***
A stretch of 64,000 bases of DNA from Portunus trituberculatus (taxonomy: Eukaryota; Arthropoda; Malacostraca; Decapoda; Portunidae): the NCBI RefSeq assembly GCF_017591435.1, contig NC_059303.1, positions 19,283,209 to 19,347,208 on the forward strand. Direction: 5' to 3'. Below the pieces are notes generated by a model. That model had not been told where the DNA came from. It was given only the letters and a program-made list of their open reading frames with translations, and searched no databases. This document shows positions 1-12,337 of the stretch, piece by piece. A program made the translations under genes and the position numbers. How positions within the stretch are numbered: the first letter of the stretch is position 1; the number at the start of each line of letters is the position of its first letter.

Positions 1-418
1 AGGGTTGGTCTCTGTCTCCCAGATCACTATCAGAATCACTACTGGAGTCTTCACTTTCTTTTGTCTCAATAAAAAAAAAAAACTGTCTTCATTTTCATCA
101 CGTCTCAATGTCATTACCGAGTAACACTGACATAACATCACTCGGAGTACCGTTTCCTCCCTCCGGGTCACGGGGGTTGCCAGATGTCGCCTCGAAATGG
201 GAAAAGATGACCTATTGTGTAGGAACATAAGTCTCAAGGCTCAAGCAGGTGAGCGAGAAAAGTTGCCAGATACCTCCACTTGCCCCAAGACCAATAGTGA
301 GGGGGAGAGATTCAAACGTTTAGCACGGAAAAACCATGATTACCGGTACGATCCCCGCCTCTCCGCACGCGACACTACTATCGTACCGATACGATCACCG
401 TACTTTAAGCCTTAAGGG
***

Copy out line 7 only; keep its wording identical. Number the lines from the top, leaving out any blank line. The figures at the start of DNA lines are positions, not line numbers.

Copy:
401 TACTTTAAGCCTTAAGGG